Discussion in 'Tuners' started by FauxHall, Jul 13, 2017.
ahh. There you go, then.
I did a quick Google-Fu and found this.
Of course this still does not mean that this is correct, it is just what I found.
Thanks, that link explains my observations.
Here's my latest configuration and the tuner signal strength meter on manual pegs high.
It's a dipole.
Vertical mounting a Dipole! simple. horizontal in all those damned manuals? for some reason the new dx crap digital.. (and many old tuners have good mpx and channel locking. etc. I did experiments with dipole configuration, 75ohm good cable etc. vertical was it! I set up a vertical outside and my internal dipole inside, no wire attaching both? Got more channels and stronger signal reception and reject on mute better, too.
I do believe we have a sponsor for antennas but you can gloogle up vertical fm antenna's.
Antenna's attract the waves. hooked up or not.. many can be simple absorbing ant. that capture deflected waves from buildings etc.
Just and idea I've been pondering.
Thanks for starting this thread. I bought two of these myself.Have connected one to my Mac. MR 78 all stations are coming in stronger have not had time to do much else
I'll have to check one out.
Here's what gets me:
You can have your feedpoint impedance be whatever you want; but how exactly are you solving the differences between a balanced and unbalanced signal? If there's no balun or even a choke; then effectively the shield of the coax is going to form part of the antenna. I mean...sure...you *can* stick the conductor and shield directly to coax at the right impedance and have it mostly work...but you still need some sort of transformation. Granted...this doesn't matter for RX as much as it does when you're pumping out 100 watts or more through it...but it's entirely possible the shield of that thing is acting as part of an antenna; which would not only detune it by lengthening it.
I'm not trying to say this is a bad antenna and that it won't produce some major improvement in reception...these are things the ham radio op in me wonders.
I'm almost tempted to get one just to tear it apart and see if they put any kind of choke or balun inside of it. I do like the fact it will do "circular" polarization (my understanding is it's not 100% true circular, just horizontal *and* vertical polarization)...though I have to wonder if making a folded dipole out of twinlead and matching the feedpoint for 300 ohms and sticking a 6:1 balun right at it would achieve the same properties. I think I see a new antenna analyzer in my future.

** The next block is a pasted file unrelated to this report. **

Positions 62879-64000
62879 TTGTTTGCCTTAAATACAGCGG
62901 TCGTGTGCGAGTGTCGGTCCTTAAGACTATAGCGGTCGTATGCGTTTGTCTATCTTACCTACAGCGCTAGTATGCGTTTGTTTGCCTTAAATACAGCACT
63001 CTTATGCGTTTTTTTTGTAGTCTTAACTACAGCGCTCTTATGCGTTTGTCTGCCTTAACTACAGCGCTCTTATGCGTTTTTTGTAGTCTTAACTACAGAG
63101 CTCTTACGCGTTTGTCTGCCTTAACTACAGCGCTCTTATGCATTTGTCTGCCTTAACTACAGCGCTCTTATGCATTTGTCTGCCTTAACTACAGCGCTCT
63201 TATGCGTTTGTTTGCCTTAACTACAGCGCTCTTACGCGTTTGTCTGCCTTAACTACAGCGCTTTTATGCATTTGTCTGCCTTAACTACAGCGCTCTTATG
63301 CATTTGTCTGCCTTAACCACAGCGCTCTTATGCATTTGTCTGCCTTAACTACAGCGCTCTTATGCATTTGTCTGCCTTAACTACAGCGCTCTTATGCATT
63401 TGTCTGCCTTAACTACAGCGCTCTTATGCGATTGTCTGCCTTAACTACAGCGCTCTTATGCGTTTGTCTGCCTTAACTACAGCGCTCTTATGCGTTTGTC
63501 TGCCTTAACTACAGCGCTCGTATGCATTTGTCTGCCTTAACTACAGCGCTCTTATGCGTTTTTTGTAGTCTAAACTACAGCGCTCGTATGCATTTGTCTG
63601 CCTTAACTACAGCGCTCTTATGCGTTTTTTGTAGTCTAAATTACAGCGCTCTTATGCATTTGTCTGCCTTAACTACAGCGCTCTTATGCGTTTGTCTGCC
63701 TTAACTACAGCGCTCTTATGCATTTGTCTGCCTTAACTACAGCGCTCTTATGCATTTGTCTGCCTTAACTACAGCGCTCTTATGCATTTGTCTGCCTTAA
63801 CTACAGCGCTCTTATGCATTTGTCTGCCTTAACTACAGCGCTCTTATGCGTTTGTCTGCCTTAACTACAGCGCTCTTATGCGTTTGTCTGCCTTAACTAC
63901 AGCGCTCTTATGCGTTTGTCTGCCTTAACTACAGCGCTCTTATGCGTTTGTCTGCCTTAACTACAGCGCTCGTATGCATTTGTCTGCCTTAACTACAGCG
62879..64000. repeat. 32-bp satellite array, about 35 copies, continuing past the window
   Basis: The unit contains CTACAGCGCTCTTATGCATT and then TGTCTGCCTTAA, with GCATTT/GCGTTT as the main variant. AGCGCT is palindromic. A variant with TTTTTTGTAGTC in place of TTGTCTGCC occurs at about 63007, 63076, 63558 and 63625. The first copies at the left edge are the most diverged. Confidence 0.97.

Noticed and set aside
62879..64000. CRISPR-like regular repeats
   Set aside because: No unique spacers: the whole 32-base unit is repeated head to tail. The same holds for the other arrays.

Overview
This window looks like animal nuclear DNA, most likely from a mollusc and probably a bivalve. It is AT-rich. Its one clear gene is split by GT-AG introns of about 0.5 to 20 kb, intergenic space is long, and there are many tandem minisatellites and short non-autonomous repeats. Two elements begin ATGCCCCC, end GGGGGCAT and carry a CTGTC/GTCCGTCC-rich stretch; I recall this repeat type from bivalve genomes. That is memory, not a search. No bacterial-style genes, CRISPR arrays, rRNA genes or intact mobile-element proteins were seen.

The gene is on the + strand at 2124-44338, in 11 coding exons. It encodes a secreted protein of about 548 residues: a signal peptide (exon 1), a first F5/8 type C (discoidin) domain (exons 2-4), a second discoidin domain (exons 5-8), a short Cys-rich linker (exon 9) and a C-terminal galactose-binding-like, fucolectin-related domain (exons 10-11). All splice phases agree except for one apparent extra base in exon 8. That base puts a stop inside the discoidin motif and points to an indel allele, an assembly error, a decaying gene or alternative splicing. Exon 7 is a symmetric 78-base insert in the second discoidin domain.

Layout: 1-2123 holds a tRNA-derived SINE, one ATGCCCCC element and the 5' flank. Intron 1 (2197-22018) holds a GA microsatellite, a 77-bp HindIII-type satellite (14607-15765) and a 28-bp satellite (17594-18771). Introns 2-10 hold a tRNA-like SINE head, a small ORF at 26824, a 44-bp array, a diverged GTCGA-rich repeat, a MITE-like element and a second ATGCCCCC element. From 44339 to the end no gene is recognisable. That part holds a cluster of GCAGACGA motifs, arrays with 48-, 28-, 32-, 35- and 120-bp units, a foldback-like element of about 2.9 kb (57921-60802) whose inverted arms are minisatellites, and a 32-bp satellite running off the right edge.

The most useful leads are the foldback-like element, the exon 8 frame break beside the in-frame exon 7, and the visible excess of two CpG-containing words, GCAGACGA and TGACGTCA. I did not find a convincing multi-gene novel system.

The last time I had a folded dipole out and set up 100% properly...was almost 3 years ago when I had a Japanese FM band folded dipole hooked in to a 9:1 balun I had handy in to a SDR. On a second floor balcony...for whatever reason; I was easily getting good FM stereo on stations well over 100 miles away.
If you go from 300 Ohms to 75 Ohms (folded dipole to 75 Ohm coaxial cable) why would you want anything other than 4 to 1 since most stereo receivers are 75 Ohms for the FM antenna input.
Of course the SDR dongles are 50 Ohms, but that is not really applicable. I am not sure why you would want 9 to 1 going into an SDR which is likely has a 50 Ohm impedance.
More of my OCDness.
Basic feed line theory 101.
They are being some what clever. Eight feet of coaxial cable with a velocity of propagation of about 80 percent (this is a very realistic value) will be a full wave length long. The impedance of the shield connection for the common mode current at the feed point of the antenna will be rather high, much like installing common mode RF chokes.
And BTW it is high at each end of the feed line (the antenna and at the receiver end). This is not necessarily a bad thing.
This should limit unwanted common mode current on the outside of shield of the coaxial cable. There is not any magic, only clever designs.
DewDude\s question can be partially illuminated by looking at J-pole design theory. It's an unbalanced design but one can adjust the feed impedance by sliding the contacts up or down the two poles.
The J-pole antenna is not a unbalanced antenna. Both sides of the feed line are equal potential with respect to ground. The point where the shield of the coaxial cable connects to the antenna is not at RF ground as it would have to be if the J-Pole antenna was an unbalanced antenna. The bottom of the J-Pole antenna is not at RF ground.
The J-pole antenna is an end fed (at a very high impedance point) antenna using a quarter wave transmission line impedance matching section. This does not make it an antenna with an unbalanced feed point, quite the opposite.
A J-Pole antenna works the best when it is fed with balanced feed line such as 300 Ohm twin lead and mounted on a non conducting support. The twin lead is connected a little farther up the shorted transmission line (the two pole as mentioned) to match the 300 Ohm twin lead.
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